Where real moms tell it like it is.

Wednesday, January 04, 2006

A Sane Voice in the Mommy Wars

As Dr. Phil, feminists, stay-at-home mothers and journalists can attest, no topic generates more online flame wars than the stay-at-home-mommy debate. Salon's Rebecca Traister warned a New York Times op-ed writer – who she slams in her column today -- to "buckle his seat belt in preparation for a bumpy 2006" on more articles about domesticity. Feminist Linda Hirshman dissed "choice feminism" -- college-educated women who "choose" to quit their jobs to stay home with their children -- because it perpetuates traditional gender roles and keeps women out of positions of power. In order to acquire power, Hirshman argues, a woman needs "to find the money."

Almost without exception, the brides who opted out graduated with roughly the same degrees as their husbands. Yet somewhere along the way the women made decisions in the direction of less money. Part of the problem was idealism; idealism on the career trail usually leads to volunteer work, or indentured servitude in social service jobs, which is nice but doesn't get you to the money."

Of course, Hirshman never tries to sell these "social service jobs" to men and, instead, wishes for women to abandon their ideals. When I read such articles, I often feel defensive because, I too, am one of those pesky college-educated women who chose to quit her job for stay-at-home motherhood. Hirshman's piece really struck a deep nerve because I had no idea that I had abandoned the feminist movement -- actually it failed me, according to Hirshman –- for my temporary choice to stay home and make zero money. (I plan to return to school this month and will cut back on some domestic duties. Nonetheless, I have no regrets of quitting my job to stay home with my son.)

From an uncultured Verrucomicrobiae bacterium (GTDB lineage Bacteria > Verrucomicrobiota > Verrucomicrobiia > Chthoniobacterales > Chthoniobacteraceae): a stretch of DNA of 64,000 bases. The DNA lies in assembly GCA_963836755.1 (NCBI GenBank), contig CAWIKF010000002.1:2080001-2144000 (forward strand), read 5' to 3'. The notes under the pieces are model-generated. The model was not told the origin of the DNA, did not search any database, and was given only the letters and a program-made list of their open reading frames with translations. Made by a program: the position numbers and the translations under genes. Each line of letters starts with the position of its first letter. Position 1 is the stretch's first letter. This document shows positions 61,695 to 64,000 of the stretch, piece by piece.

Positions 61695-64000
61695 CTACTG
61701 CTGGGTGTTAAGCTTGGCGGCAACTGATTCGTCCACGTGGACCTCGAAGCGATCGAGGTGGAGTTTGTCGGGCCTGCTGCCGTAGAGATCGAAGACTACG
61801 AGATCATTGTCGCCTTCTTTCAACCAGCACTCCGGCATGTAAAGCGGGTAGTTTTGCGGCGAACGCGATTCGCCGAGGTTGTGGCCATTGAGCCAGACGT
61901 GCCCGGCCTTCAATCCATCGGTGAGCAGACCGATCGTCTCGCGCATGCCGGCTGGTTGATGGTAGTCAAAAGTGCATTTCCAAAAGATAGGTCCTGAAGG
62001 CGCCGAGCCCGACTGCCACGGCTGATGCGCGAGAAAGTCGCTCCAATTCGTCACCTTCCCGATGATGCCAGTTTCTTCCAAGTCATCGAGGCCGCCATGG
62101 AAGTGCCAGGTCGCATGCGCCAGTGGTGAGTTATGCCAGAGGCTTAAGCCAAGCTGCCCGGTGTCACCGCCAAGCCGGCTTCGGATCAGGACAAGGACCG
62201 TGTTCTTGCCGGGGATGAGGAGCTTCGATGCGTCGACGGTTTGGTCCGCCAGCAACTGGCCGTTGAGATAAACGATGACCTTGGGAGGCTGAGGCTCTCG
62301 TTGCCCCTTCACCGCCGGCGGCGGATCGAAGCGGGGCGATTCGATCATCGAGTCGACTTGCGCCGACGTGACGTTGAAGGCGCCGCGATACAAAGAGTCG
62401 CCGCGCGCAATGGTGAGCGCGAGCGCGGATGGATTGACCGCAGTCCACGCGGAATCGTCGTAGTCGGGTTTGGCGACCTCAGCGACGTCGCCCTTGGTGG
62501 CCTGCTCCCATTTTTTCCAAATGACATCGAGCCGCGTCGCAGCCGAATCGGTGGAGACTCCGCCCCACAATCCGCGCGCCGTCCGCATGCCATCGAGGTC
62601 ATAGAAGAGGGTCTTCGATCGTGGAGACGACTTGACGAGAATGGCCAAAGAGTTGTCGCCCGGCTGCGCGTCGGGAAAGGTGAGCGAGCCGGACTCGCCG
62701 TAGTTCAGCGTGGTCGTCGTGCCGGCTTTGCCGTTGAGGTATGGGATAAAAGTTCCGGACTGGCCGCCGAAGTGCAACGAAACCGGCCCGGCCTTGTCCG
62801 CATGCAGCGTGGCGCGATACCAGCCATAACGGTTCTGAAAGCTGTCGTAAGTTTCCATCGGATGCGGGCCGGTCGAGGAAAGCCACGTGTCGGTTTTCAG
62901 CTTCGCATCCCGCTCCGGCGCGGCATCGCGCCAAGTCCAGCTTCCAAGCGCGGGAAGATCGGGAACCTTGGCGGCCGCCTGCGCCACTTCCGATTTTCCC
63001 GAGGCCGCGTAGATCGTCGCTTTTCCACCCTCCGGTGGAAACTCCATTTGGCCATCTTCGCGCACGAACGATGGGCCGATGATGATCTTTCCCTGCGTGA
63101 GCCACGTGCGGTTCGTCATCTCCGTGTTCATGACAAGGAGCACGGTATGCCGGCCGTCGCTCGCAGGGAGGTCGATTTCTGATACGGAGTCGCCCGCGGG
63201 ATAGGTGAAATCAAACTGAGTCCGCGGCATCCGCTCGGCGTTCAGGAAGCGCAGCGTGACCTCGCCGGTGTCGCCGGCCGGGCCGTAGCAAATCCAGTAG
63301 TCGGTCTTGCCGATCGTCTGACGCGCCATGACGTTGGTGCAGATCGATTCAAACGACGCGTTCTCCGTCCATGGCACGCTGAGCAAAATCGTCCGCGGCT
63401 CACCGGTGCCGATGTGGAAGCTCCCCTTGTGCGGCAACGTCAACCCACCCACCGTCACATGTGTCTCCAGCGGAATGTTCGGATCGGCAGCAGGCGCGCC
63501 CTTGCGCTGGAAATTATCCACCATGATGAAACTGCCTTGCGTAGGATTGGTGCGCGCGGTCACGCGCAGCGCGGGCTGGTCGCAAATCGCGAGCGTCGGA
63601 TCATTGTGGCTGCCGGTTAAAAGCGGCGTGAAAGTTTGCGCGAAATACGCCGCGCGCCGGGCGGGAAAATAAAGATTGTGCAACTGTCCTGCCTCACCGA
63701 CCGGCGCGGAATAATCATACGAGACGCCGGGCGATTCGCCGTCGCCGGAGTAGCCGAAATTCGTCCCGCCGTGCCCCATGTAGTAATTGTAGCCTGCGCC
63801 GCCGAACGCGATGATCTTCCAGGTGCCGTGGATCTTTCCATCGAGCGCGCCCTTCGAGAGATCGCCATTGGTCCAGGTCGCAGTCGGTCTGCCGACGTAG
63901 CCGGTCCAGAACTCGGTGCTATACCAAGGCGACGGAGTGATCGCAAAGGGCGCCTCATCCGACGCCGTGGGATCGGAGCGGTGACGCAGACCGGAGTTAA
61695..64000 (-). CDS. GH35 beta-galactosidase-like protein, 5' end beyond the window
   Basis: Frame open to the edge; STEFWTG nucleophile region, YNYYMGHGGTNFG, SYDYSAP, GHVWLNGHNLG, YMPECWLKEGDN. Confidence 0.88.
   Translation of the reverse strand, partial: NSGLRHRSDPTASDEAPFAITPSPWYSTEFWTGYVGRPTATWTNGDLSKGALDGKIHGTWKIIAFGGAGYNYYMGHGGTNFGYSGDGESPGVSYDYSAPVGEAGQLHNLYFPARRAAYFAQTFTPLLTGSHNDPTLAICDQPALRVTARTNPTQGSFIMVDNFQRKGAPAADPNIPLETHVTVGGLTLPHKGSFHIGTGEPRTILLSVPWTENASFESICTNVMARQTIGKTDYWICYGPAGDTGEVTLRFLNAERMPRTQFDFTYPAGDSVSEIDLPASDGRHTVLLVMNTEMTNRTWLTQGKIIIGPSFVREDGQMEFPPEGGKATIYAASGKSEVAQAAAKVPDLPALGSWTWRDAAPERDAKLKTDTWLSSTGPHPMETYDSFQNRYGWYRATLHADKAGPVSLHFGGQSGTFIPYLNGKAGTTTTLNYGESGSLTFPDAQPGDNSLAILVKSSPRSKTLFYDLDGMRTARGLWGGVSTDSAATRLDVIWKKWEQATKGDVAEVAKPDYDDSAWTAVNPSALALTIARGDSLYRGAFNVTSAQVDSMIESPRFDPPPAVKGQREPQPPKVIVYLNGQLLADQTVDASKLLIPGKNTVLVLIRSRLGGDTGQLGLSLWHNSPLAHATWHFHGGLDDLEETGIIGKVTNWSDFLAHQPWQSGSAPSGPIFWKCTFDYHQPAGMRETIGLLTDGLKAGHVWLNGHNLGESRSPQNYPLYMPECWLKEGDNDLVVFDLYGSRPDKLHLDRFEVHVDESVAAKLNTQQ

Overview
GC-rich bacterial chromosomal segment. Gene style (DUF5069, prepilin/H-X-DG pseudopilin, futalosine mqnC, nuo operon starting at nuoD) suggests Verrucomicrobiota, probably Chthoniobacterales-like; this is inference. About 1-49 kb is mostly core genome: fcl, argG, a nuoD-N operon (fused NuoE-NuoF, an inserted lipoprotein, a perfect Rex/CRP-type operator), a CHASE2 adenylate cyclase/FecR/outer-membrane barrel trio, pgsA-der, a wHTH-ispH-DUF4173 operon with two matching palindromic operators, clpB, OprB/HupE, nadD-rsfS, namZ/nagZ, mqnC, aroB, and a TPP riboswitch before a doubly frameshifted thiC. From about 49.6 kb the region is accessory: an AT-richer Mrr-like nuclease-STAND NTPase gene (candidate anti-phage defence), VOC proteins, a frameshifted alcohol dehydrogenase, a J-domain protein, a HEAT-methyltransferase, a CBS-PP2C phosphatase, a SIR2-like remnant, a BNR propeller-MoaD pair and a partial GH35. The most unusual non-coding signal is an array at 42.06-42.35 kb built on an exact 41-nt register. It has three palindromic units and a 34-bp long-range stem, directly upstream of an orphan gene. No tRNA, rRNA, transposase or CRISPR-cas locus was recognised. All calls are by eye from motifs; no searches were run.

But thanks to the Traister piece, my focus turned to perhaps one of the most heartfelt, objective and non-judgmental pieces in a long time on the stay-at-home motherhood versus "work" debate. Terry Martin Hekker, a mother of 5 children and grandmother to 12 children, used to write newspaper op-ed pieces and books, defending her choice as a full-time housewife. Then on her 40th wedding anniversary -- when she was 60 years old -- her husband unexpectedly handed her divorce papers.

Without denigrating other mothers for their choices -- she comes off as a gentle grandmother dispensing good food for thought -- she reveals the financial bind she faced after her divorce. She had no formal job training and very little alimony for a limited amount of time. In an inspiring ending, she picked up the pieces -- in her 60s! -- to become mayor of her town, retire, and help raise her 12 grandchildren (full circle from her earlier days with her own children).

Considering that stay-at-home mothers do not pay into social security, have no 401K plans and other money and benefits, planning for any future calamity is smart. However, I still disagree with Hirshman that the only way for women to succeed in life -- to be true "feminists" -- is to display their prowess on Wall Street.


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